NEW YORK, May 12 (Reuters) - Carrie E. Dwyer, who has overseen Charles Schwab Corp’s legal, compliance, risk management, audit, fraud investigations and lobbying efforts for more than a decade, has retired from the retail brokerage, said people familiar with the move.
A Schwab spokesman did not return requests for comment on Monday, but a person answering Dwyer’s phone confirmed that she is no longer general counsel. Schwab is using her retirement to narrow the reporting lines and responsibilities she carried in her broader role as “head of corporate oversight” because regulators have raised governance concerns about her broad remit, said another person familiar with the company’s plans.
Dwyer joined the San Francisco-based company in 1996 from the U.S. Securities and Exchange Commission, where she was senior counselor to then-SEC Chairman Arthur Levitt.
“She’s so multi-faceted that wherever she went she would have had a pretty broad portfolio,” said Levitt, who knew that Dwyer had retired but not that Schwab was redefining the job. “She made everyone she worked for look a lot smarter than they are.”
Jeff Brown, who has been running Schwab’s regulatory and legislative affairs activities in Washington, has moved to San Francisco and is serving as acting general counsel. The company is considering him as well as outsiders for the general counsel role.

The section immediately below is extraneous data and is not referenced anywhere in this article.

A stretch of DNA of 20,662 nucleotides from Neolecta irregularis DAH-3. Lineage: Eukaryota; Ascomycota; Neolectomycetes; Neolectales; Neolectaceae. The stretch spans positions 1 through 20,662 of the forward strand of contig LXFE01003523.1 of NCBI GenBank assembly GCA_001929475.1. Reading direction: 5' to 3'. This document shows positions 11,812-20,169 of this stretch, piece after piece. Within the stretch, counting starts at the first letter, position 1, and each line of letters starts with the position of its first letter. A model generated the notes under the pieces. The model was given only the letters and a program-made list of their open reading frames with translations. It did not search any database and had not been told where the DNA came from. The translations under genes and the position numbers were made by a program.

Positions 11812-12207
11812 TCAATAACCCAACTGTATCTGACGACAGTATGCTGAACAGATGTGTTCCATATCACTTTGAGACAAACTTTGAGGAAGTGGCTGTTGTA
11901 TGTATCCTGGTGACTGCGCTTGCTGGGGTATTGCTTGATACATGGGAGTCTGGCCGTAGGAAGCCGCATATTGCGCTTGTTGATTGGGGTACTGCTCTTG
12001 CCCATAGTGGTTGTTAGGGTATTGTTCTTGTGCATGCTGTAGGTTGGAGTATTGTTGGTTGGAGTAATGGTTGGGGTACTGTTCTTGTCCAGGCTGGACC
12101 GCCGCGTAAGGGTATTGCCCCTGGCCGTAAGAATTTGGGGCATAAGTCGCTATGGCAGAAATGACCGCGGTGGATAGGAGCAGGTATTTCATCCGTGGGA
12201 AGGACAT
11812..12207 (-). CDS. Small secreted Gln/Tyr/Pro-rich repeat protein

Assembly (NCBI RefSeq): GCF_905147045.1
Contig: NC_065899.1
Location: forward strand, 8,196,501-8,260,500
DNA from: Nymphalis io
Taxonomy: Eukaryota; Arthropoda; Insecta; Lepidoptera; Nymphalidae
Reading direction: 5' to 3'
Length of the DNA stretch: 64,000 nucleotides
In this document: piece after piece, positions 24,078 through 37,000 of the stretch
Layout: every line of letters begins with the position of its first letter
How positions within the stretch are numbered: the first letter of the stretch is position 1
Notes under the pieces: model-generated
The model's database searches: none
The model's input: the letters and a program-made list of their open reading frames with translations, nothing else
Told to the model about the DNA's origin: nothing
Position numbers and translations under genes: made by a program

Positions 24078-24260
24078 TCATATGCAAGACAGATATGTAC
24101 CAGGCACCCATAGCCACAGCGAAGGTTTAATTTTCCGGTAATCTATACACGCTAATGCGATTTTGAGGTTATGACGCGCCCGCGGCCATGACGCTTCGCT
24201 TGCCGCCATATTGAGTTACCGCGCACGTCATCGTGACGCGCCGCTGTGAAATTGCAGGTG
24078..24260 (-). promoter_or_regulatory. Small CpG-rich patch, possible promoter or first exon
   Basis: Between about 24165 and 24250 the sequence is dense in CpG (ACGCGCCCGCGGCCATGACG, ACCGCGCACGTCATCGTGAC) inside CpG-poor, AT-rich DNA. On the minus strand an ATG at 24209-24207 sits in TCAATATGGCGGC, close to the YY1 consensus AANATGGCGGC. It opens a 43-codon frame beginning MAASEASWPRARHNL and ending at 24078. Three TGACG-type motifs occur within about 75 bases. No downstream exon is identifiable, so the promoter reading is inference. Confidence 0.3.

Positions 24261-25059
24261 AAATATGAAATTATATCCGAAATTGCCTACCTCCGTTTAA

As executive vice president and head of corporate oversight, Dwyer was one of the company’s highest-paid executives. Since early March, she has sold $1.7 million of Schwab stock, according to regulatory filings.
After building its image as a discount broker taking orders from self-directed investors looking for cheap commissions, the firm, founded in 1973, now offers full-service brokerage and banking activities as well as financial advice to more than 9,000 individuals and clients of more than 7,000 independent investment advisers. Dwyer helped oversee several sensitive areas as the firm’s profile changed.
For a time, she even oversaw the firm’s internal auditing function, an area regulators were watching closely since Schwab took the unusual step several years ago of outsourcing many of its audit functions to Ernst & Young. Schwab in 2012 hired an E&Y official to run internal audit, though it still outsources some functions to the outside firm.
Dwyer, is a 1973 graduate of Santa Clara University and also received her law degree from the California school. She could not be reached for comment.
In 2008, the last time she was listed among Schwab’s five highest-paid executives, she earned total compensation of $4.1 million, including a salary of $500,000 and other long- and short-term stock, option and cash awards. (Editing by Eric Walsh)